“Developers in turn may be willing to sell that data as an alternative to putting pricetags on their apps.” This is PRECISELY what no app should be allowed to do, or else Apple execs should stop saying they do not monetize user data. Allowing a third party to directly monetize personal data places Apple in the position of accomplice. Deceiving users about the practice means that Apple is obstructing the search for truth and the protection of privacy.
    How is Apple deceiving users?
    n2itivguywatto_cobra
  • Reply 18 of 34
    Tip 'o the iceberg.  Google Maps tracking despite the user explicitly turning it off? No consequence. Oh, wait, they pay Apple 8 billion a year...we'll let that one go I guess ;)
    Source?
    http://fortune.com/2018/09/29/google-apple-safari-search-engine/
    https://mashable.com/article/google-location-history-tracking/#t.N.IrwCD5qn
  • Reply 19 of 34
    gutengel said:
    Apple should suspend these apps from the App Store indefinitely!

    Essentially, I assumed that ANY app that provided unlimited location services to (whether the app was open of not) was selling my location.    Maybe it would be better to force them to clearly describe in language easily understood exactly what they are sharing and to whom -- and to update the user if it changes.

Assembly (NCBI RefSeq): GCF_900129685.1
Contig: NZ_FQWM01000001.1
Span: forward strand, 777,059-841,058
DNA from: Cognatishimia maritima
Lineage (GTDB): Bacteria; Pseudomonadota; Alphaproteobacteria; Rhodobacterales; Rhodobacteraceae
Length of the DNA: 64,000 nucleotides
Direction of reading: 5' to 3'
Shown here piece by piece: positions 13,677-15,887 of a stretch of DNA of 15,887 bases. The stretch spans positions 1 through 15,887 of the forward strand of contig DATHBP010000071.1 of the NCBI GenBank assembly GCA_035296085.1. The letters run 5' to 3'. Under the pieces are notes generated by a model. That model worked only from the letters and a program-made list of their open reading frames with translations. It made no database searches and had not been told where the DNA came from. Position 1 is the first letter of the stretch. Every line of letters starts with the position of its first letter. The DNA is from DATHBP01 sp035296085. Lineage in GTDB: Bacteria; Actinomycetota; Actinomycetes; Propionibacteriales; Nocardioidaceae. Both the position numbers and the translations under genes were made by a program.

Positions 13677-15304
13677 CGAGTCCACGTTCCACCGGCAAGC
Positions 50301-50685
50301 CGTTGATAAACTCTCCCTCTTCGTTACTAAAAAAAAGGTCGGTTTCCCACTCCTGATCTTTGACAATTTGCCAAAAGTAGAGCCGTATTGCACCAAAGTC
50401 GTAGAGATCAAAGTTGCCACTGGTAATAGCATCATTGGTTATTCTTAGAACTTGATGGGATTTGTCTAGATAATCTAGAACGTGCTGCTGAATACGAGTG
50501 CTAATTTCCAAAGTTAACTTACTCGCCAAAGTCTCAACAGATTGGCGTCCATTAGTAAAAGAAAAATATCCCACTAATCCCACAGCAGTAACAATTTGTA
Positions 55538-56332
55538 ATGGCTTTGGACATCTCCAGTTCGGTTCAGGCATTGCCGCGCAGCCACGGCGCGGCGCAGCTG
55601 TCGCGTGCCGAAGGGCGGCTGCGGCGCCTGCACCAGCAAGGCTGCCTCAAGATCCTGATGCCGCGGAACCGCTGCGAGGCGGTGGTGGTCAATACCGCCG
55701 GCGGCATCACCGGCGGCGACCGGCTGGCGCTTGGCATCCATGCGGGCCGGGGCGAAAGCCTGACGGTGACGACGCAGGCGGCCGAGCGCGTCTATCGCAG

WeatherBug is one of my most heavily used apps and I would miss it greatly.
    I actually kind of liked the TheWeatherChannel better, but it doesn't run well on my 6+, so I stick with WeatherBug.

    Or too, these apps, could offer a purchase option or subscription to make up for lost advertising revenue.

    There are a number of options.


  • Reply 20 of 34
    croprcropr Posts: 883member
    The mobile operator knows the location of the mobile base station you connect to. So your location is known the moment you switch your smartphone on.

    If you are using standard wifi, your IP address defines the neighbourhood where you are located.

    So, any app developer can get a very good approximation of your location even if your location based service is switched off.   And he/she does not have to ask permission to Apple to use the information linked to your IP address.  He/she can get very detailed information about you (see https://www.maxmind.com for an example).

    Basically the "guarantee" that Apple gives you about your privacy, is for the location related data nothing but a marketing story.

    The only thing that would help if the app developer has to agree to a kind of GDPR regulation (like in the EU), where he/she must guarantee not to sell the location information to someone else. 
     

    muthuk_vanalingam